China Media Project looks as two recent developments that don’t bode well for Chinese journalists:
This year, Journalist’s Day has come and gone with little cause for celebration among journalists in China who harbor professional ideals. The holiday was marked, in fact, by two distinct warning bells.
The first warning bell came as recent troubles at Caijing magazine culminated in the resignation of editor-in-chief Hu Shuli (胡舒立).
Hu’s departure marked the end of Caijing as one of China’s most outspoken and professional media outlets, and as a key destination and training ground for top journalists. It also underscored the way the professional spirit in Chinese media is now being squeezed more tightly than ever between the priorities of government censorship on the one hand and the prerogative of commercial profit on the other.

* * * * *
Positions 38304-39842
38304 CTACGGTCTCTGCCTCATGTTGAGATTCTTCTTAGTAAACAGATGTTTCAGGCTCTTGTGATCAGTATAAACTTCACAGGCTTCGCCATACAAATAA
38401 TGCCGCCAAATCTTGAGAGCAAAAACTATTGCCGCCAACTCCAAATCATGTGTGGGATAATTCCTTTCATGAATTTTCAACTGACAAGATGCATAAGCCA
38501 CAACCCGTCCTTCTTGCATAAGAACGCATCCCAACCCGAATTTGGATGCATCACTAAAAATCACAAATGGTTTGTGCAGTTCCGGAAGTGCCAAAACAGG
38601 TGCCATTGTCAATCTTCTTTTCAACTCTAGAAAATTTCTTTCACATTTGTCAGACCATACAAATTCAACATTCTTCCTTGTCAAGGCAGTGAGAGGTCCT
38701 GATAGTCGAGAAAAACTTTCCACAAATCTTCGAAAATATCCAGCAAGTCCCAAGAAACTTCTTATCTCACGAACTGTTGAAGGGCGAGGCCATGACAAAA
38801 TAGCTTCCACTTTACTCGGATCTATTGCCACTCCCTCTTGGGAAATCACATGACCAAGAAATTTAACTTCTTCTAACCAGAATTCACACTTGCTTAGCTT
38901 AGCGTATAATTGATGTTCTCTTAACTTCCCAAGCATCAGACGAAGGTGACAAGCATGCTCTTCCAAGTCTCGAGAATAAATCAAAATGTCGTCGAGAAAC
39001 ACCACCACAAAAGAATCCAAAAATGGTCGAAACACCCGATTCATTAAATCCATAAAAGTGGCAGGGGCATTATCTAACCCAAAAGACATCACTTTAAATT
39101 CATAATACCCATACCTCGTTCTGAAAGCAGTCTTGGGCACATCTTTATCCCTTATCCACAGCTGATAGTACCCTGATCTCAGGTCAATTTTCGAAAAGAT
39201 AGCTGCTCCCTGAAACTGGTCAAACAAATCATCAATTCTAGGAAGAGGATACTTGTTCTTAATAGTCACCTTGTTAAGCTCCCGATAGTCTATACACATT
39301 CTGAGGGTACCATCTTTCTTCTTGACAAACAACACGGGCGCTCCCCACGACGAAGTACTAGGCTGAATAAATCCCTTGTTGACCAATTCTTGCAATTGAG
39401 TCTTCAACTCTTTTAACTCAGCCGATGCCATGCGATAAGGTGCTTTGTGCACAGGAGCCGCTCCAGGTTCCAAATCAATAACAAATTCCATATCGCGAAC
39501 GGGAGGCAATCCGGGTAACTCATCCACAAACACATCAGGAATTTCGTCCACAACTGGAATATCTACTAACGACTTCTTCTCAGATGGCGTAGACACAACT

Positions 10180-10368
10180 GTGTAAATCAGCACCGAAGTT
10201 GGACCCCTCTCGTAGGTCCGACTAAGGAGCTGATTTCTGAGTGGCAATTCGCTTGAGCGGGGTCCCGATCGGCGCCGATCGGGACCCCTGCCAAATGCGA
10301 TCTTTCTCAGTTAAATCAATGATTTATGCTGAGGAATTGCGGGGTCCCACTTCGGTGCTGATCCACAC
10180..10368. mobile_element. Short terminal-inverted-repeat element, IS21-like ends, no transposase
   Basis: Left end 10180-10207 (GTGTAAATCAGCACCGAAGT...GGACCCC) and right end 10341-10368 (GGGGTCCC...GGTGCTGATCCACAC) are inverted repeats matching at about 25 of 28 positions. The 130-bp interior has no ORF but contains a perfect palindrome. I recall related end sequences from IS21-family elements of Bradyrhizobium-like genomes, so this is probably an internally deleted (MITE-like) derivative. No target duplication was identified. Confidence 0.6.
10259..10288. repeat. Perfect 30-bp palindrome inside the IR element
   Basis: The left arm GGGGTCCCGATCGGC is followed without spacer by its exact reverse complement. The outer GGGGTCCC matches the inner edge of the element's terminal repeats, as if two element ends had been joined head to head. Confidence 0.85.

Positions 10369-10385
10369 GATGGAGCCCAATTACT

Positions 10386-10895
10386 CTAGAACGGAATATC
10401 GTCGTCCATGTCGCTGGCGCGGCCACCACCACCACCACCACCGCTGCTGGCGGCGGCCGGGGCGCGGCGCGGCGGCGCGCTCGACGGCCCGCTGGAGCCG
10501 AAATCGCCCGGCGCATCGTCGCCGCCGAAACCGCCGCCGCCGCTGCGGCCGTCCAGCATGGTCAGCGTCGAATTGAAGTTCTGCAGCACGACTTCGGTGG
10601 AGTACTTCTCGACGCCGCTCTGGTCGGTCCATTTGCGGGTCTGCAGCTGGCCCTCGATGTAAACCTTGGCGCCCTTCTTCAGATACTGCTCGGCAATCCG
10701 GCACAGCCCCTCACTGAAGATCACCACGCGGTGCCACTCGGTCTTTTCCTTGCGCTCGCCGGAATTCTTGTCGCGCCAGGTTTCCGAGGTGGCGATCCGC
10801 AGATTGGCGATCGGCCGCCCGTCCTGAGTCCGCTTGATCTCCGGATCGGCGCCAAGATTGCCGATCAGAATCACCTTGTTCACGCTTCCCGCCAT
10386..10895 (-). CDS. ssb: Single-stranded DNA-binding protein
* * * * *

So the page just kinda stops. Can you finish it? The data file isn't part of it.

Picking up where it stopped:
The second warning bell came in the form of a speech by politburo member Li Changchun (李长春) to mark Journalist’s Day, in which the ideological chief laid stronger emphasis on media control and avoided all pretense of caring about the public’s “right to know.”